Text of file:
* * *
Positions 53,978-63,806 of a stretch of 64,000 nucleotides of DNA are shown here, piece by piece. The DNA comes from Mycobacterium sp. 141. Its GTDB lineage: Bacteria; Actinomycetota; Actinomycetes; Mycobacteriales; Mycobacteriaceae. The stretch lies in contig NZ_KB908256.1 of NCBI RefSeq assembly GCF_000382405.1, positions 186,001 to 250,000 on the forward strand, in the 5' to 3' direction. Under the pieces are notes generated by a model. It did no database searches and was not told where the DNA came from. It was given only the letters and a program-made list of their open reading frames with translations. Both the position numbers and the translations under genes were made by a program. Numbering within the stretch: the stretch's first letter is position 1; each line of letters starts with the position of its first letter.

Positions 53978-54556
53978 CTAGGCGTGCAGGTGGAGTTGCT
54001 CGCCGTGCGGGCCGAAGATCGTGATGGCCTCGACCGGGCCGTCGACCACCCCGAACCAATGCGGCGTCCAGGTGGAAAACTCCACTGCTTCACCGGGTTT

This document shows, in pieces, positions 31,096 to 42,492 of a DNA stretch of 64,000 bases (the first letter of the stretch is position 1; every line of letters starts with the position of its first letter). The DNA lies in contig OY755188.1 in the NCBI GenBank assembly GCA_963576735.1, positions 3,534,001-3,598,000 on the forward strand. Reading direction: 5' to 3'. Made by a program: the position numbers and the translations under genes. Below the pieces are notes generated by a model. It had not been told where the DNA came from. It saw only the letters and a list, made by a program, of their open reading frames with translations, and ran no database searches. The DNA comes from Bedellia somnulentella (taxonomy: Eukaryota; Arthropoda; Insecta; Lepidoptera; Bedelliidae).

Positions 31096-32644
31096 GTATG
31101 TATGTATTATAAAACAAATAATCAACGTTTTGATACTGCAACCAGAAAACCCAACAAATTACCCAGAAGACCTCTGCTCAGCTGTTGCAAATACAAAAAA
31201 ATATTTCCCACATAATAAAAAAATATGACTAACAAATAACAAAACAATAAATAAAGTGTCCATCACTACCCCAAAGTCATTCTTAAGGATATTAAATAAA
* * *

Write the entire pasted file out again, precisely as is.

Positions 53,978-63,806 of a stretch of 64,000 nucleotides of DNA are shown here, piece by piece. The DNA comes from Mycobacterium sp. 141. Its GTDB lineage: Bacteria; Actinomycetota; Actinomycetes; Mycobacteriales; Mycobacteriaceae. The stretch lies in contig NZ_KB908256.1 of NCBI RefSeq assembly GCF_000382405.1, positions 186,001 to 250,000 on the forward strand, in the 5' to 3' direction. Under the pieces are notes generated by a model. It did no database searches and was not told where the DNA came from. It was given only the letters and a program-made list of their open reading frames with translations. Both the position numbers and the translations under genes were made by a program. Numbering within the stretch: the stretch's first letter is position 1; each line of letters starts with the position of its first letter.

Positions 53978-54556
53978 CTAGGCGTGCAGGTGGAGTTGCT
54001 CGCCGTGCGGGCCGAAGATCGTGATGGCCTCGACCGGGCCGTCGACCACCCCGAACCAATGCGGCGTCCAGGTGGAAAACTCCACTGCTTCACCGGGTTT

This document shows, in pieces, positions 31,096 to 42,492 of a DNA stretch of 64,000 bases (the first letter of the stretch is position 1; every line of letters starts with the position of its first letter). The DNA lies in contig OY755188.1 in the NCBI GenBank assembly GCA_963576735.1, positions 3,534,001-3,598,000 on the forward strand. Reading direction: 5' to 3'. Made by a program: the position numbers and the translations under genes. Below the pieces are notes generated by a model. It had not been told where the DNA came from. It saw only the letters and a list, made by a program, of their open reading frames with translations, and ran no database searches. The DNA comes from Bedellia somnulentella (taxonomy: Eukaryota; Arthropoda; Insecta; Lepidoptera; Bedelliidae).

Positions 31096-32644
31096 GTATG
31101 TATGTATTATAAAACAAATAATCAACGTTTTGATACTGCAACCAGAAAACCCAACAAATTACCCAGAAGACCTCTGCTCAGCTGTTGCAAATACAAAAAA
31201 ATATTTCCCACATAATAAAAAAATATGACTAACAAATAACAAAACAATAAATAAAGTGTCCATCACTACCCCAAAGTCATTCTTAAGGATATTAAATAAA